The third way to accelerate business value is to identify higher-value scenarios.   One of the things that happens along the way, is you start to uncover potential scenarios that you may not have seen before, and these scenarios represent orders of magnitude more value.   This is the space of serendipity.   As you learn more about users and what they value, and stakeholders and what they value, you start to connect more dots between the scenarios you can deliver and the value that can be realized (and therefore, accelerated.)

This approach is about trading up for higher value and more impact.

As you can see, Enterprise Architects can drive business value and accelerate business value realization by using scenarios and storyboarding.   It’s a simple and agile approach for connecting business and IT, and for shaping a more Agile Enterprise.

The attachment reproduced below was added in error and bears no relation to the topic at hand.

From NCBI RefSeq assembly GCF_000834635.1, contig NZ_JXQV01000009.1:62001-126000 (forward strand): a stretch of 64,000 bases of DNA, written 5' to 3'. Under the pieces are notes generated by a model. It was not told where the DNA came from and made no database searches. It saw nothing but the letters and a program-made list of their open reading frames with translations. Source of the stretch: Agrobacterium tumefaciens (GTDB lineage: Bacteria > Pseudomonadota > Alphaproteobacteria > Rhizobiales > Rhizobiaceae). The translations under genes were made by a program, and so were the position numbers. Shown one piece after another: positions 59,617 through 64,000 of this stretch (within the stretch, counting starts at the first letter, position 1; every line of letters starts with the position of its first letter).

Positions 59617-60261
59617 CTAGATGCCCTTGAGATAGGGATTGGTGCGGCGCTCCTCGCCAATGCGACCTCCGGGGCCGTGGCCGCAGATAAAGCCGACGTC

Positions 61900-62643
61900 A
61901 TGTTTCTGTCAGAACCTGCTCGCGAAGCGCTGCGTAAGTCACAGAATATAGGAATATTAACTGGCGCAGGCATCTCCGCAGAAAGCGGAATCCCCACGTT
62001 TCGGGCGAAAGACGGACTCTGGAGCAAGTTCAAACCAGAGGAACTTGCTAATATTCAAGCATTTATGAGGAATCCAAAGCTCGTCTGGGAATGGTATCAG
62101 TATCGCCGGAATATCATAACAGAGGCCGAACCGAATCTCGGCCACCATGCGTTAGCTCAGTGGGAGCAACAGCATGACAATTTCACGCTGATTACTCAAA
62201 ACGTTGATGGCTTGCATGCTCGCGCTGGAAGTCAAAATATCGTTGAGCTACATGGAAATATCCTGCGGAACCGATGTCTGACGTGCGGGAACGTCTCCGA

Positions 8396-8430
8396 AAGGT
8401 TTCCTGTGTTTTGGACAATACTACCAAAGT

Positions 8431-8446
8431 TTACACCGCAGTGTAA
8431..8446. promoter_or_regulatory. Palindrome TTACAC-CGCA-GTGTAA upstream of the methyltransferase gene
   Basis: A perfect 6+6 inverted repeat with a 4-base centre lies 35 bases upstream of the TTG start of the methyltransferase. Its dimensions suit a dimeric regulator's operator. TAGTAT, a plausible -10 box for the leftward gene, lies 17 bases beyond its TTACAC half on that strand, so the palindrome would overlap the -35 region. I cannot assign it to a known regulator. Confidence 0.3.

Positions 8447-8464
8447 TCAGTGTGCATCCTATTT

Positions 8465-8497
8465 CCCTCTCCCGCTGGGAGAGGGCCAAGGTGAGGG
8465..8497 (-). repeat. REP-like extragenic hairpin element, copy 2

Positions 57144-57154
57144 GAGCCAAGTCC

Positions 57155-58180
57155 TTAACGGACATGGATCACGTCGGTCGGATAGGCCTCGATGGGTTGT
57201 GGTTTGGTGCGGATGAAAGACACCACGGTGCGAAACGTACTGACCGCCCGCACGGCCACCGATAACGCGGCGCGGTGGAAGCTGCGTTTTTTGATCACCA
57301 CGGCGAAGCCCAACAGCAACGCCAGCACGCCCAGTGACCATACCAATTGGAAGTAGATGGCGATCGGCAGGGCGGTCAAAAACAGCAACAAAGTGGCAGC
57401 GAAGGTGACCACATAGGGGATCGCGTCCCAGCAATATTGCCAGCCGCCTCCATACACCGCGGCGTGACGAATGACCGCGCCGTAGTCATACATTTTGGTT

I’ll share more on this topic in future posts.   Value Realization is an art and a science and I’d like to reduce the gap between the state of the art and the state of the practice.

You Might Also Like

3 Ways to Accelerate Business Value

6 Steps for Enterprise Architecture as Strategy

Cognizant on the Next Generation Enterprise

Simple Enterprise Strategy

The Mission of Enterprise Services

The New Competitive Landscape

What Am I Doing on the Enterprise Strategy Team?

Why Have a Strategy?

Categories: Architecture, Programming

Anything Worth Doing is Worth Doing Right

Making the Complex Simple - John Sonmez - Mon, 08/25/2014 - 15:00

It seems that I am always in a rush. I find it very difficult to just do what I am doing without thinking about what is coming next or when I’ll be finished with whatever I am working on. Even as I am sitting and writing this blog post, I’m not really as immersed in […]

The post Anything Worth Doing is Worth Doing Right appeared first on Simple Programmer.

Categories: Programming